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Dragon Age II

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Dragon Age II
Dragon Age 2 cover.jpg
Developer(s)BioWare
Publisher(s)Electronic Arts
Designer(s)Mike Laidlaw
Programmer(s)Jacques Lebrun
Artist(s)Matthew Goldman
Writer(s)David Gaider
Composer(s)Inon Zur
SeriesDragon Age
EngineLycium
Platform(s)
Release
  • NA: March 8, 2011
  • AU: March 10, 2011
  • EU: March 11, 2011
Genre(s)Action role-playing
Mode(s)Single-player

Dragon Age II is an action role-playing video game developed by BioWare and published by Electronic Arts (EA) for Microsoft Windows, PlayStation 3, Xbox 360 and OS X. It is the second major game in the Dragon Age series and was released worldwide in March 2011. Set in the world of Thedas, introduced in Dragon Age: Origins, players assume the role of Hawke, a human mage, rogue, or warrior who arrives in the city of Kirkwall as a lowly refugee, and becomes its legendary champion over a turbulent decade of political and social conflict. In the game, players explore and engage in combat from a third-person perspective. Players encounter various companions, who play major roles in the game's plot and gameplay. Depending on players' decisions and dialogue, a companion will either recognize Hawke as a friend or a rival.

BioWare began the game's development during the production of Origins's expansion pack Awakening. EA gave them only 14 to 16 months to finish the game's development, thus forcing the team to crunch for an extended period and reuse assets. BioWare looked at players' feedback and reviews of Origins, and decided to improve its gameplay, making it more action-oriented. They improved the Eclipse Engine, renaming it Lycium, to enhance the game's visuals and lighting, and accommodate a new art style inspired by movies like Yojimbo and Conan. Both David Gaider and Inon Zur, who worked on Origins, returned and served as lead writer and composer respectively.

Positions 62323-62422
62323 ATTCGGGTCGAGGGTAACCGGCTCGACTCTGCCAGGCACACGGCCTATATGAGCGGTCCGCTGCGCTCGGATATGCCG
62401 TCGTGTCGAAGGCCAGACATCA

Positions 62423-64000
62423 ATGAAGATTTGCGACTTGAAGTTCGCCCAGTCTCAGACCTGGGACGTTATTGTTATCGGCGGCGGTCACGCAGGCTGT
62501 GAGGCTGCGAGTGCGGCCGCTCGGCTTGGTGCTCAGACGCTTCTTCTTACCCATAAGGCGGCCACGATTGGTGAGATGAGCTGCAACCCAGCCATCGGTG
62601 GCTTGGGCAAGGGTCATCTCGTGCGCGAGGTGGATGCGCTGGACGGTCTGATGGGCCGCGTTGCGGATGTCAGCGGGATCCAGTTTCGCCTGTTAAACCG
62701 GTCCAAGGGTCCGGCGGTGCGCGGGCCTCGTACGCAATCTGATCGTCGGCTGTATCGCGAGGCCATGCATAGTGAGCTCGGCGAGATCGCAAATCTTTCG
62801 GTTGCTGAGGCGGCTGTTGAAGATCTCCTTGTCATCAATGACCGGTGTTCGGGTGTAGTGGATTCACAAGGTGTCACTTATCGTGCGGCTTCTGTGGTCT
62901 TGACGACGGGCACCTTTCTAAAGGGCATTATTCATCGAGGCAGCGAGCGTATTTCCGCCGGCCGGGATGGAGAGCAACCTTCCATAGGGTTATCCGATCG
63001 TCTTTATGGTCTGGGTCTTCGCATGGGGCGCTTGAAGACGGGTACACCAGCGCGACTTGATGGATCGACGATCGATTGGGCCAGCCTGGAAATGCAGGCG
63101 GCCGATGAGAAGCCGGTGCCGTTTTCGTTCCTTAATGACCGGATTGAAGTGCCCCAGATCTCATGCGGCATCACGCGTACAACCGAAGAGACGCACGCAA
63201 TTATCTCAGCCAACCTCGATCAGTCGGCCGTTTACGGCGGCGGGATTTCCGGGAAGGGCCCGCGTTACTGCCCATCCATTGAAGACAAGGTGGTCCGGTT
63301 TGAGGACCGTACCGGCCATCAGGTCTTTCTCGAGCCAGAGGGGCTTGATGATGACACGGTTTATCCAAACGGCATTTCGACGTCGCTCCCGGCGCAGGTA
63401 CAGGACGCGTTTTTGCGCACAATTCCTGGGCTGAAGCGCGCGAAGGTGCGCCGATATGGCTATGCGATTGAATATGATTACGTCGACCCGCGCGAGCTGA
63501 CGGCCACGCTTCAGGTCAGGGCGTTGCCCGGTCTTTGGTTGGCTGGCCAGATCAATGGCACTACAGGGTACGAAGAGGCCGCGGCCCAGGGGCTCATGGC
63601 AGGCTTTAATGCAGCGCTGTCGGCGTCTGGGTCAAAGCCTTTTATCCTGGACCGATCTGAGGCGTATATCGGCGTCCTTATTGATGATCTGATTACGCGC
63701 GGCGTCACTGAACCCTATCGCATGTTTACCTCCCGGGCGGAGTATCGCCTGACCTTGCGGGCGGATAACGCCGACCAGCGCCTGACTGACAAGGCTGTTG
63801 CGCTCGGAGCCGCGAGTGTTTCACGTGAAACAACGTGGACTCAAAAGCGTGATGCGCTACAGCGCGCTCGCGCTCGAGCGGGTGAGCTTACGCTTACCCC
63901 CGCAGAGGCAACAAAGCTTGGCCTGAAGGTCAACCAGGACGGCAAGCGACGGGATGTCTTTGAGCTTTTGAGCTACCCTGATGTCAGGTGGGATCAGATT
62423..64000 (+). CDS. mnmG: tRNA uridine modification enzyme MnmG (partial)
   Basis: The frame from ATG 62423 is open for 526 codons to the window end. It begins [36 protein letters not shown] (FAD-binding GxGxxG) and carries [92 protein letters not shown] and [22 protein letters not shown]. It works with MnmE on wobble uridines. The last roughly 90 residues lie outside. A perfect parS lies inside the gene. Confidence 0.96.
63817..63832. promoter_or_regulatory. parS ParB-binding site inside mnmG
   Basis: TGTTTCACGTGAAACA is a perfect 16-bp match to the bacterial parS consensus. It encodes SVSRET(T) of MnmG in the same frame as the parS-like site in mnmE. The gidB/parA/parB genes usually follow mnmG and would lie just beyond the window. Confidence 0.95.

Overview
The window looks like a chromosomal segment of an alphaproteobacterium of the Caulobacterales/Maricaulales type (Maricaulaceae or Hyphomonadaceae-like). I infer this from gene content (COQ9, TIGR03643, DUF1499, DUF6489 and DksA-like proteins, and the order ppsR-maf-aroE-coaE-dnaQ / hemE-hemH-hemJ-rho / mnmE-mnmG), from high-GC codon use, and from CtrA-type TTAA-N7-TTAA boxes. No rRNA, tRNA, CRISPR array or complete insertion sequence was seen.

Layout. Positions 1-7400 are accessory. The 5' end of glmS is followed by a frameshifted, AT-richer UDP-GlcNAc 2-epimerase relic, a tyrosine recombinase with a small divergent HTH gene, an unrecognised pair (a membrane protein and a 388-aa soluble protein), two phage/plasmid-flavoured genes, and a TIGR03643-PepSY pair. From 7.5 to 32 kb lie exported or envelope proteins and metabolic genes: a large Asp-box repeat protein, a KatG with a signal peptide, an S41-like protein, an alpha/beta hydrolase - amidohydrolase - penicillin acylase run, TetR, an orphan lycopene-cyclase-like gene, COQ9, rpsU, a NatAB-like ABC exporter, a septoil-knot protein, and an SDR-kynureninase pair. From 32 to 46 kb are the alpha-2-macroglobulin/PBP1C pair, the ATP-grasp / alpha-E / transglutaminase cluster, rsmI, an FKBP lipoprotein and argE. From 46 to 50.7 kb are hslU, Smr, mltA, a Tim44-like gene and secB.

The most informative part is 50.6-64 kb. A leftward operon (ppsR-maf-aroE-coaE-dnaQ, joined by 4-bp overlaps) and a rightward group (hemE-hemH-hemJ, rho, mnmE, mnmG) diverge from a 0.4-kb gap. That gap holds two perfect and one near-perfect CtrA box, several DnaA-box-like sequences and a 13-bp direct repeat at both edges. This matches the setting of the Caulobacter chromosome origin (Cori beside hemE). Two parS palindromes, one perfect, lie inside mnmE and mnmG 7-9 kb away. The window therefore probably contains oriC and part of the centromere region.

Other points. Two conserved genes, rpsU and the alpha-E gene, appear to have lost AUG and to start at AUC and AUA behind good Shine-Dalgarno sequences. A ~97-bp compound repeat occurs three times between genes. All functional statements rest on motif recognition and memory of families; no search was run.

The game received generally positive reviews from critics. They praised its gameplay, companions and writings, though they had mixed feelings about the storytelling structure, and the diminished focus on tactics and strategy. Employing reused assets, and setting the game entirely in one city, were widely criticized. It received a more polarized response from players, though more than one million copies were sold in less than two weeks, a faster sales pace than its predecessor. A sequel, Dragon Age: Inquisition was released in November 2014.

Gameplay[edit]

Screenshot photograph of gameplay
In this gameplay screenshot, the player character Hawke and his companions combat a dragon from a third-person perspective.

Dragon Age II is an action role-playing game played from a third-person perspective. In the game, players control a human named Hawke, a refugee during the Fifth Blight, who eventually becomes the Champion of Kirkwall. Hawke's gender and appearance can be customized,[1] and players need to select their class at the beginning of the game. There are three class types: a mage (who wields a magical staff to cast spells), a rogue (who wields a dagger or bow and arrow), or a warrior (who wields a melee weapon in both hands, or with a shield).[2] Players can incorporate choices they made in Origins to the game by importing their saved game, or choosing a background at the starter menu, which bring modifications to the game's narrative.[3][4]

During combat and exploration, players are accompanied by different companions, who can be recruited into Hawke's party. Hawke can only bring three companions with them, while others stay in different home bases in Kirkwall.[5] Though players can directly control these companions and switch between them freely,[6] they are usually controlled by artificial intelligence,[7] which can be modified by players using the "Tactic" menu. For instance, players can customize a companion's stance to be aggressive, and set their behaviors like consuming health portions when they get injured.[4] During battles, players may pause the game and issue commands to both Hawke and party members separately. Players can also move the camera freely in the PC version.[8] However, commands cannot be queued, meaning that players can only issue a new command after the previous one is completed. In addition to basic attacks, players can utilize different talents. For instance, warriors can stun enemies with the "Tremor" ability while mages can unleash fireballs to burn enemies, though some talents drain the character's stamina or mana.[9] Skills can be used to supplement each other to create combos, which further enhance combat efficiency.[10] Defeated companions are automatically revived after all enemies are eliminated, but they will suffer from injuries.[5]